Gold for immediate delivery, which gained 10 percent in 2011, has slid 14 percent after touching a record $1,921.15 an ounce on Sept. 6 and traded at $1,647.02 today.

Imports of the metal may decline to 150 metric tons in the three months through March, from 286 tons a year earlier, as the rupee’s 2011 decline boosts prices, Prithviraj Kothari, president of the Bombay Bullion Association, said in an interview.

“If gold were to correct, especially in the near term, and the rupee were to remain sideways, it wouldn’t augur very well for the investor,” Lakshmi Iyer, head of fixed income and products in Mumbai at Kotak Mahindra Asset Management Co. that oversees $5.7 billion, said in an interview on Jan. 11. “Sentiment is biased toward investing in fixed income over any other asset class for now.”

The cost of protecting the debt of State Bank of India, which some investors consider a proxy for the nation, is climbing as Europe’s debt crisis dims the allure of emerging- market assets.

Cultural Factors

Credit-default swaps on the lender cost 396 basis points today after touching a two-year high of 405 on Jan. 9, according to CMA, which is owned by CME Group Inc. and compiles prices quoted by dealers in privately negotiated markets. The swaps pay the buyer face value for the underlying securities should a company fail to adhere to its debt agreements.

With Europe’s sovereign-debt crisis spreading “like a plague,” gold will continue to attract investment in 2012 because of its appeal as a haven, according to Reliance Capital Asset Management Ltd.

Demand will also be supported by cultural factors as gold is an important part of family occasions in India such as weddings, Sundeep Sikka, the Mumbai-based chief executive officer at Reliance Capital, said in an interview on Jan. 6. Hindus, who account for about 80 percent of the nation’s population, also consider buying gold auspicious during religious festivals.

‘Extremely Bullish’

“Demand for physical gold has always been strong in India,” Sikka said. “The current global macroeconomic environment is very conducive for higher gold prices. The fundamental outlook for gold remains extremely bullish.”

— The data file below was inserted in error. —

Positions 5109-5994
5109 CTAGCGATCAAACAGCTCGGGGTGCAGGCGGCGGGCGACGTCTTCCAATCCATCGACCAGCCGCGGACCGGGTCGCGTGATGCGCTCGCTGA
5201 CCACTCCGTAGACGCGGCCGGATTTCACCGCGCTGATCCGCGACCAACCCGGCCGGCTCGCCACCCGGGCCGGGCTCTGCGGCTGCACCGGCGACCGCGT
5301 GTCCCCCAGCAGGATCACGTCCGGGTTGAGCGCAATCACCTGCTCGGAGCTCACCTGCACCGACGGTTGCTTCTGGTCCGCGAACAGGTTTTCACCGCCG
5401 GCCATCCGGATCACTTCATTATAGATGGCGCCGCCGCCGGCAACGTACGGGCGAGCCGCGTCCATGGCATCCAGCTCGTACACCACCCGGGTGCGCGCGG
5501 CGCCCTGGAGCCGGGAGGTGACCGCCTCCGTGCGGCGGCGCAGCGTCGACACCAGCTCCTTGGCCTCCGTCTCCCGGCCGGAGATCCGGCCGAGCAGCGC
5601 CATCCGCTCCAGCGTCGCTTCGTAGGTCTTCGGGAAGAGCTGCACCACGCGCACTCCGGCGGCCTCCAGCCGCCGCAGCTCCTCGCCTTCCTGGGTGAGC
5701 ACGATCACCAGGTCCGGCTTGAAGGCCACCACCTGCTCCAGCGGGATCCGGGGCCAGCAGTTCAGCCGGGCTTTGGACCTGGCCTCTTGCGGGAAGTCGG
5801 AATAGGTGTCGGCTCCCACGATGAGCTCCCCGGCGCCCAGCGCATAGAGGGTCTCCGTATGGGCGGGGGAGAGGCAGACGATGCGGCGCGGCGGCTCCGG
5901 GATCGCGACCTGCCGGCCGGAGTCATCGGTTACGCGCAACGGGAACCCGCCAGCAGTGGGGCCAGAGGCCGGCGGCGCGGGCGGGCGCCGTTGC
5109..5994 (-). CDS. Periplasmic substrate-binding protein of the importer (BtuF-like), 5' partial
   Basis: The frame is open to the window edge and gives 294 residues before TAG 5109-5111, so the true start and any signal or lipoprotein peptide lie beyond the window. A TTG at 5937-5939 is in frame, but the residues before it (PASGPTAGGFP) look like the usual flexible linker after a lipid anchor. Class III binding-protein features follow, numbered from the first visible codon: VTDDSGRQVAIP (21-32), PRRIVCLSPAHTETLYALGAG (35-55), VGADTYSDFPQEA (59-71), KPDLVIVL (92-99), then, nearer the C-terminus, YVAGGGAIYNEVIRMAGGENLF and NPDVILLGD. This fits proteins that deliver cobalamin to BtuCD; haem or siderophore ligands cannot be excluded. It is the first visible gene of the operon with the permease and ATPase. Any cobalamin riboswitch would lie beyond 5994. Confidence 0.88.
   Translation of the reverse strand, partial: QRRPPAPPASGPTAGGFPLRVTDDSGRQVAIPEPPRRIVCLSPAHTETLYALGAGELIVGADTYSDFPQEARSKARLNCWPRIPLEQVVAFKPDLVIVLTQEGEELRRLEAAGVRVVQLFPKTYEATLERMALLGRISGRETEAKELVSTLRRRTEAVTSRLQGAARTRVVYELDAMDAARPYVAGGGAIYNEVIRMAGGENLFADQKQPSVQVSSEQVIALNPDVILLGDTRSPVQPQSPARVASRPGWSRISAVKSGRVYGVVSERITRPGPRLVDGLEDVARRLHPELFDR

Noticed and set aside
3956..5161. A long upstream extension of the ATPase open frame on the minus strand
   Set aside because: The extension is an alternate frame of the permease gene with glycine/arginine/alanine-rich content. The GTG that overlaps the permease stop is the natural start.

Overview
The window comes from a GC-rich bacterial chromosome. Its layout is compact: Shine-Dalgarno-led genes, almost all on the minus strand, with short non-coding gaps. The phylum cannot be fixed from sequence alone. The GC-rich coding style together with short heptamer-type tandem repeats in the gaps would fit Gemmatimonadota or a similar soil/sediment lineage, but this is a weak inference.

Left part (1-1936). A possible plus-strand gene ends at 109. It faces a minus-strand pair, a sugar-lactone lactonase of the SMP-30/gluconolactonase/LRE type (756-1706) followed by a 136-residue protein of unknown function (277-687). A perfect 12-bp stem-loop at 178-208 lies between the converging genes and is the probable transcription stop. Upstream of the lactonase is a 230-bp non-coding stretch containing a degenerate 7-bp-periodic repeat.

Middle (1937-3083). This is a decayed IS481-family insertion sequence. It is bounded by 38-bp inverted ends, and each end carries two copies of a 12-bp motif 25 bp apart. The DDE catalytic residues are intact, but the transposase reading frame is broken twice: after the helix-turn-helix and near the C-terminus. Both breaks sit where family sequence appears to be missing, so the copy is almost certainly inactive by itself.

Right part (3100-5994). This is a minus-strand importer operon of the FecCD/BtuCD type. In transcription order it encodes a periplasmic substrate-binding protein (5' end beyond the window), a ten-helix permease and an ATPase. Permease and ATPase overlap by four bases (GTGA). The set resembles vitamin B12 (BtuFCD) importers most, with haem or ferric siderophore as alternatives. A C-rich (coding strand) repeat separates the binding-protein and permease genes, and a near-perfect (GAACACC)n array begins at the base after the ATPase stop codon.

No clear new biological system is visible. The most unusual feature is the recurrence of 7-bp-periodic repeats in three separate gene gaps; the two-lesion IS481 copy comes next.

Slowing growth in Asia’s third-biggest economy will damp demand for bullion, according to Canara Robeco’s Jain.

Sales of passenger cars in the nation fell almost 7 percent from November to 159,325 units last month, according to data from the Society of Indian Automobile Manufacturers. Gross domestic product will rise about 7 percent in the year ending March, Prime Minister Manmohan Singh said on Jan. 8, less than a prediction of 7.5 percent he made in December.

India’s bonds have returned 1.2 percent this month, the best performance among 10 Asian local-currency debt markets monitored by HSBC Holdings Plc. The difference in yields between rupee-denominated notes due in a decade and similar-maturity U.S. Treasuries has narrowed 32 basis points in January to 630.

“With easing of inflation, people aren’t thinking of buying gold,” Chirag Mehta, Mumbai-based fund manager at Quantum Asset Management Company, a unit of Quantum Advisors Pvt. that manages about $1.1 billion, said in an interview yesterday. “Investors are thinking that bond yields have peaked and it’s a good time to invest in government bonds.”

To contact the reporters on this story: Madelene Pearson in Melbourne at mpearson1@bloomberg.net; Swansy Afonso in Mumbai at safonso2@bloomberg.net

To contact the editors responsible for this story: James Poole at jpoole4@bloomberg.net; Sandy Hendry at shendry@bloomberg.net